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the free course of the river being obstructed by the numerous piers of the ancient bridge, and the passage of boats and vessels through its narrow channels being often attended with danger and loss of life by reason of the force and rapidity of the current, the City of London, desirous of providing a remedy for this evil, and at the same time consulting the convenience of commerce in this vast emporium of all nations, under the sanction and with the liberal aid of parliament,

resolved to erect a bridge upon a foundation altogether new, with arches of wider span, and of a character corresponding to the diguity and importance of this royal city: nor does any other time seem to be more suitable for such an undertaking than when in a period of universal peace the British empire, flourishing in glory, wealth, population, and domestic union, is governed by a prince, the patron and encourager of the arts, under whose auspices the metropolis has been o advancing in elegance and splendour.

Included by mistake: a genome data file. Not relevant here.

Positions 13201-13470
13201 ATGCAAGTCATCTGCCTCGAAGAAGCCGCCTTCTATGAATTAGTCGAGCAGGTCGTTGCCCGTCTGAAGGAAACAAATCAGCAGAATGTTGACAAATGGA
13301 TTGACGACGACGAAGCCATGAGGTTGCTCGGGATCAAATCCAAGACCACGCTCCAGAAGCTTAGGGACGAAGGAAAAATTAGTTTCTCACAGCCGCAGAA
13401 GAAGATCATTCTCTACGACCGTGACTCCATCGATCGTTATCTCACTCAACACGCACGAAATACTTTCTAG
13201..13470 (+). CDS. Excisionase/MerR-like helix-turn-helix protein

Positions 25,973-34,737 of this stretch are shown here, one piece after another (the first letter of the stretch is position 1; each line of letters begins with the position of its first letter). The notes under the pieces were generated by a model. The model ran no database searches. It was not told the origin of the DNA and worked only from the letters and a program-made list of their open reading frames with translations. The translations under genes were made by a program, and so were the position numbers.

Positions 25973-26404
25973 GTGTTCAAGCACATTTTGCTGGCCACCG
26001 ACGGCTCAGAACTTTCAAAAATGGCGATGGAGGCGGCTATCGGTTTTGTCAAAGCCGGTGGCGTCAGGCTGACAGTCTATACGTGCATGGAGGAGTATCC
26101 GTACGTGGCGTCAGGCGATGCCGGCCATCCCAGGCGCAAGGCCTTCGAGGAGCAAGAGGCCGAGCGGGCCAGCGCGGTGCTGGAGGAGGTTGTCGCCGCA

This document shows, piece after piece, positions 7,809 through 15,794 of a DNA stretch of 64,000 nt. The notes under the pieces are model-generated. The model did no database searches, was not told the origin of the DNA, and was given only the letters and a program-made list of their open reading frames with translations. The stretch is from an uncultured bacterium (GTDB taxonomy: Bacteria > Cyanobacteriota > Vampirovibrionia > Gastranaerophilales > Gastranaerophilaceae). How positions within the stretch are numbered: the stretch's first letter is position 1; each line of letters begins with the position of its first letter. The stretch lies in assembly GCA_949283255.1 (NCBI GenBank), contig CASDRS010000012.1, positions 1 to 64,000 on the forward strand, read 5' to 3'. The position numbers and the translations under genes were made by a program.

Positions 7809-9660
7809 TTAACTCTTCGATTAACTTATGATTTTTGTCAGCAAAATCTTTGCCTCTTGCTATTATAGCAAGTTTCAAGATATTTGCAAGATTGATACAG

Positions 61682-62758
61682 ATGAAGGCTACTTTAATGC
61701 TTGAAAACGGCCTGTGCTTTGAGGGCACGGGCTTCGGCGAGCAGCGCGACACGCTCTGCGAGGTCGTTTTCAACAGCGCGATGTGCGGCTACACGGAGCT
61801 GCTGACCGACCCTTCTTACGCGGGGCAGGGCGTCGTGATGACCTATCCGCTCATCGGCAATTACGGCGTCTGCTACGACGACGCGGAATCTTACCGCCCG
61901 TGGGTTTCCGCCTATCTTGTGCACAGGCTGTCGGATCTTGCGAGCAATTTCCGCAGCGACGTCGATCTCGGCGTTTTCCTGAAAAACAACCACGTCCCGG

The first stone of this work was lai by John Garratt, esquire, lord mayor, on the 15th day of June, in the sixth year of king jeorge the Fourth, and in the year of our Lord m.d.ccc.xxv.

John Rennie, F.R.S. architect. Dr. Woodthorpe read the Latin inscription aloud, and the lord mayor, turning to the duke of York, addressed his royal highness and the rest of the company. Lord Mayor's Speech.